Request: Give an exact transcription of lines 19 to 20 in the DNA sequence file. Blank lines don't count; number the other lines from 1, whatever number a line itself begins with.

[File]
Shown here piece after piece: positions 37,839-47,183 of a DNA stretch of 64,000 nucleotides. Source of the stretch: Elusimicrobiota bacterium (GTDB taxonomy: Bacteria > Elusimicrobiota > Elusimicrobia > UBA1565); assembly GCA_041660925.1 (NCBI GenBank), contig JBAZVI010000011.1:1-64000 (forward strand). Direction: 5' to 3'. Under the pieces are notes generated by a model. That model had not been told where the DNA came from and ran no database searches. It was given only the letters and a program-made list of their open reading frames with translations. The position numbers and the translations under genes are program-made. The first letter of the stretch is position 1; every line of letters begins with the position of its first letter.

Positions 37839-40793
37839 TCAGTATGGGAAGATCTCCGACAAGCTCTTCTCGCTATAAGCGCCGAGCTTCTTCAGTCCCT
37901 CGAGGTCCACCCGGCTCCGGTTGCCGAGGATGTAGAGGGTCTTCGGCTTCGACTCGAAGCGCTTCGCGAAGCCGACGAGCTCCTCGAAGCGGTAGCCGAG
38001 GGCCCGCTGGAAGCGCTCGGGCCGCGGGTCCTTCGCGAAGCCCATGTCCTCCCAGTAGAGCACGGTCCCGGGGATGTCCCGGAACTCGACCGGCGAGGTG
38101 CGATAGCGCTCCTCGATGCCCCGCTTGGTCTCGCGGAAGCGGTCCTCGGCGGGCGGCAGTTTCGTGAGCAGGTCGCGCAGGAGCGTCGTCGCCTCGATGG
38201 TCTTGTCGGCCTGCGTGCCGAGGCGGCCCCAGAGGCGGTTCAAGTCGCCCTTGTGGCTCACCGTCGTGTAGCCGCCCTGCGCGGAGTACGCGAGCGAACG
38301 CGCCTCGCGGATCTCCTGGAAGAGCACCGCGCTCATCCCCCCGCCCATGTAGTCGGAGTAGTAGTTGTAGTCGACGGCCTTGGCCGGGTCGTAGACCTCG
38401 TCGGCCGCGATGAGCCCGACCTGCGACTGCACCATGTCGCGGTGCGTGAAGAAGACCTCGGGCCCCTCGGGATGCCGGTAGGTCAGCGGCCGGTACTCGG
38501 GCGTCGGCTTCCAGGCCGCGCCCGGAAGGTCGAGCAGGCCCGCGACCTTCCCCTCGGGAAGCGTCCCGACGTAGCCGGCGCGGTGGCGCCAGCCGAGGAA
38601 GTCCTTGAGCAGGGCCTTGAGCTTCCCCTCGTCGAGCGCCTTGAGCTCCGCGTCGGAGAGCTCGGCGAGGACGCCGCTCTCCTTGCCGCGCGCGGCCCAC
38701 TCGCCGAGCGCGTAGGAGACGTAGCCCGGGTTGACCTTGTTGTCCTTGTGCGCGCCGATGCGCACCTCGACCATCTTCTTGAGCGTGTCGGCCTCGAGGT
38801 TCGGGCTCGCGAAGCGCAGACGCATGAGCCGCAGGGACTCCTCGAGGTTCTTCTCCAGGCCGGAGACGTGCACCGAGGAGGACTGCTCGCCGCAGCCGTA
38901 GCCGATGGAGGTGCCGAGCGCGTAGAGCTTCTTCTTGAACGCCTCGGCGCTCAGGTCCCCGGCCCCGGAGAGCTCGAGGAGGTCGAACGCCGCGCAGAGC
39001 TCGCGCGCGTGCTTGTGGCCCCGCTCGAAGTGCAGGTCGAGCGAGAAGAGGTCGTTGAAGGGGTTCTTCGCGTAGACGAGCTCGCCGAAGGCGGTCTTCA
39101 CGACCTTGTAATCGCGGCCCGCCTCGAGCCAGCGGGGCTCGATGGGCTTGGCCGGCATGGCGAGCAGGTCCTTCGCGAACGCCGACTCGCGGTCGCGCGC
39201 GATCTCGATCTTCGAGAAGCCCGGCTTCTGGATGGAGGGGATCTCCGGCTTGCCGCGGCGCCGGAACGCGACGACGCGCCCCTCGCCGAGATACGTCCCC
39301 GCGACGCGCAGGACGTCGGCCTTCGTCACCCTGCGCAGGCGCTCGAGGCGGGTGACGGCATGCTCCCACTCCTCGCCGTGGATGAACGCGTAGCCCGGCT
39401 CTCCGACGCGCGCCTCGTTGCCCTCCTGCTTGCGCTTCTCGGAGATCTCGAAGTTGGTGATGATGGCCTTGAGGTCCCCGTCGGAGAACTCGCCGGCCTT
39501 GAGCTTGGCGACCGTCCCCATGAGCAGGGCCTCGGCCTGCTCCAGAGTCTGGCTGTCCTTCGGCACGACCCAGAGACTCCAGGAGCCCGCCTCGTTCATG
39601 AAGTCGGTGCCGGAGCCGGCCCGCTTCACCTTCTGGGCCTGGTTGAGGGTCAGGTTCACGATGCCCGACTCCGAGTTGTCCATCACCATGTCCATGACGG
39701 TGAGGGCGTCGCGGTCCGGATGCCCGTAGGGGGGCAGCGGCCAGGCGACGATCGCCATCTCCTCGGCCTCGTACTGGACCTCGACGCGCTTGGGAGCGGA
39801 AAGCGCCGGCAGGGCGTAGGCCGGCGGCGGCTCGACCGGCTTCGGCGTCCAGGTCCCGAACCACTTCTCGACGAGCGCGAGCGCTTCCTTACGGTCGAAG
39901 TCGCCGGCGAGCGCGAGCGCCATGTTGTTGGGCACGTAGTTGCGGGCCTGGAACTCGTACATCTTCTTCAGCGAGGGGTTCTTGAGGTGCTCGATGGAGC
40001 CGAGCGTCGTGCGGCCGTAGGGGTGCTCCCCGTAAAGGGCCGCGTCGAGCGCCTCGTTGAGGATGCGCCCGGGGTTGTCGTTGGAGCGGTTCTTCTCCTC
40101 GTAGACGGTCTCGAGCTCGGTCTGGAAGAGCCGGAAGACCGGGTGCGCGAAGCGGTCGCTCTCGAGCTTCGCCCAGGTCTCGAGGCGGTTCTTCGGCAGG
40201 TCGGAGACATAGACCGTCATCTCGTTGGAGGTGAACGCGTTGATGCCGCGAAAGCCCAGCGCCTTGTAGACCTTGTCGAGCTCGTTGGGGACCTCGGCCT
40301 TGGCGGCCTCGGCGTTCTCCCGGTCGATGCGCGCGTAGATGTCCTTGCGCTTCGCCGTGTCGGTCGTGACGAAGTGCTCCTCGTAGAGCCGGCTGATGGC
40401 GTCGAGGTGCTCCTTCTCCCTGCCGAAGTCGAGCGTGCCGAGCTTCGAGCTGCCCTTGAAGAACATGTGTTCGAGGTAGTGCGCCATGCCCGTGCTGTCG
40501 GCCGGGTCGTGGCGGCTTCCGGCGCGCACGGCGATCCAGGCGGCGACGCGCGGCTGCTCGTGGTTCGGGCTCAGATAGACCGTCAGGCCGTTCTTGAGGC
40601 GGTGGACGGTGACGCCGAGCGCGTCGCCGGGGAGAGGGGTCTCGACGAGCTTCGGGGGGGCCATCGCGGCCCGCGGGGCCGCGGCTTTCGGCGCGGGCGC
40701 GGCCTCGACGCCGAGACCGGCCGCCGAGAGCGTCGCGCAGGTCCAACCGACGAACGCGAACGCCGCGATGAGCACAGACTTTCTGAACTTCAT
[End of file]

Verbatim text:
39401 CTCCGACGCGCGCCTCGTTGCCCTCCTGCTTGCGCTTCTCGGAGATCTCGAAGTTGGTGATGATGGCCTTGAGGTCCCCGTCGGAGAACTCGCCGGCCTT
39501 GAGCTTGGCGACCGTCCCCATGAGCAGGGCCTCGGCCTGCTCCAGAGTCTGGCTGTCCTTCGGCACGACCCAGAGACTCCAGGAGCCCGCCTCGTTCATG